Manipulation as Opportunity
Art and design aren’t just witnesses to our creativity; they also contain knowledge. But in order to advance innovation, we have to turn the world upside down.
In «The Origin of the Work of Art», Martin Heidegger describes thing, equipment and works of art. 1 A thing can be any object without appreciable benefits, such as a stone fig. 1 that we perhaps found on the street, whereas equipment refers to commonplace objects or tools whose shape suggests a utility, such as a hammer which functions by striking something. Heidegger designates works of art as artistic works in their various forms. Now, the potential of a tool is certainly inherent in a stone (such as a hand axe) and even a work of art. Leonardo already saw the sculpture in the marble and carved until he set it free, so it’s said – but in the end, there are neither firm boundaries nor different stages of development through which something must pass between thing, equipment and works of art. Rather, Heidegger’s cardinal terms deal with the categories we use to evaluate and take a stance on what confronts us. They help us question how we view objects, how important their function is for understanding, and how a work of art comes into existence.
If we stay with our example of a hammer and stone, we can apply different interpretations: equipment is shown most clearly in use, but artwork only arises from manipulation by the artist. A hammer itself only presents its material properties; it takes a stone to turn a hammer into a tool, because you can use it to strike a rock. fig. 2 In using it, we put its usefulness to the test. However, if we configure the hammer and stone with each other so that the hammer is unusable, new perspectives arise. fig. 3 It becomes a completely different piece of equipment, perhaps an idol of an imaginary miner’s society.
It is no longer possible to use it to work with stone, but rather, an extraordinary compilation of new perspectives from which we can view the hammer are opened up. In order to see a thing as something else than a mere thing requires use or artistic intervention. It is the artwork that reveals the manifestness 2 of the thing in a new way, which leads to the ability to create a new relationship with it.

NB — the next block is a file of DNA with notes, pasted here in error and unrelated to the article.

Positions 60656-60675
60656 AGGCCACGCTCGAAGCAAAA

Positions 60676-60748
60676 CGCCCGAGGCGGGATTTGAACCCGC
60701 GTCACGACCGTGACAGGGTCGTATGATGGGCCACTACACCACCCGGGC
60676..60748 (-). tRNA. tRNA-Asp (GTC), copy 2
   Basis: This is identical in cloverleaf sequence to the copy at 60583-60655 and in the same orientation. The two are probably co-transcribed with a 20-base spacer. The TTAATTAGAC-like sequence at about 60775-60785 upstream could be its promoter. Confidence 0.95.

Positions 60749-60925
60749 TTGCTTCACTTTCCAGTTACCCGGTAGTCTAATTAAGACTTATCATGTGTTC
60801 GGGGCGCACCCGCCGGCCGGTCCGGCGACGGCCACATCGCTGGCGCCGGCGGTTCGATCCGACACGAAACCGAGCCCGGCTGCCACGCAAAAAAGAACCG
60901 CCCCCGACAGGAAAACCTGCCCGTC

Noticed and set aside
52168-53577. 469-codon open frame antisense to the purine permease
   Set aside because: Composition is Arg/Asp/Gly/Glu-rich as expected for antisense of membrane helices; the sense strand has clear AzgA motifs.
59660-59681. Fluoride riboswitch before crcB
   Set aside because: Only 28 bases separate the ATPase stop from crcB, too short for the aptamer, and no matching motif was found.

Similarly, Marcel Duchamp’s «Fountain» fig. 4 is not as much a work of art because it is exhibited in a museum, but because its orientation (a position 90° from its normal position of use) allows us to look at the urinal as something fundamentally different than what it actually is. Not only is it located in an utterly different space than the bathroom; it is also installed in such a way that conventional use and viewing are altogether impossible. The signature, R. Mutt 1917, which is close to the water inlet and should supposedly shed light on the authorship, has actually always enticed viewers to develop a huge variety of interpretations. These various ways to interpret the object and to learn lessons from it are concentrated in Duchamp’s work. It is inexhaustibly packed with them.
The thingly character of an object lies in its material or its materiality. Its toolness lies in its use, which is at its greatest when the object’s materiality that serves its purpose becomes invisible. Only by using it do its qualities become revealed. Reading Heidegger’s remarks on the usefulness of the tool, 3 you would think you could almost hear Dieter Rams’ voice, who calls to mind one of the Braun brand business philosophies at the time, «a device must be like an English butler – at your service when you need it, otherwise in the background.» 4 Jan Tschichold also had already noted in one of his essays that «the noblest virtue of any script is not to be noticed as such.» 5
Design, however, can be more than simply useful. Opportunities for innovation arise from the manipulation and misuse of tools. The avant-gardists of the early twentieth century – Tristan Tzara, publisher of the magazine Dada, for one example – radicalized design by exhausting the technical possibilities of printing presses. They found their expression therein, in order to express themselves and talk about society. Detached from subtle philosophical discourses, whether art or design has a higher value, space for experimentation opens up where art and design overlap.
In «Designing Design» Kenya Hara analogously writes that the creation of art – just like design – employs the manipulation, one way or another, of objects perceptible by our sensory organs. 6
His exhibition Re-Design: Daily Products of the 21st Century gathered manipulations of everyday objects such as matches and toilet paper, inviting the viewer to view them with a different lens. Namely, as if seeing them for the first time. In this way, 32 of the leading architects and designers of Japan moved the peculiarities of everyday design into the consciousness of the viewer.
For example, Shigeru Ban transformed the typically round core of toilet paper into a square for the exhibition, leaving the visitor to contemplate form, logistics, use and waste.
The more of an object’s facets that we consciously perceive and understand, the more opportunities we have to imagine changing it and the world around us. One of the highest trump cards we can play is to show that design is not just a completely regulated activity, but allows for manipulation and stirring up mischief.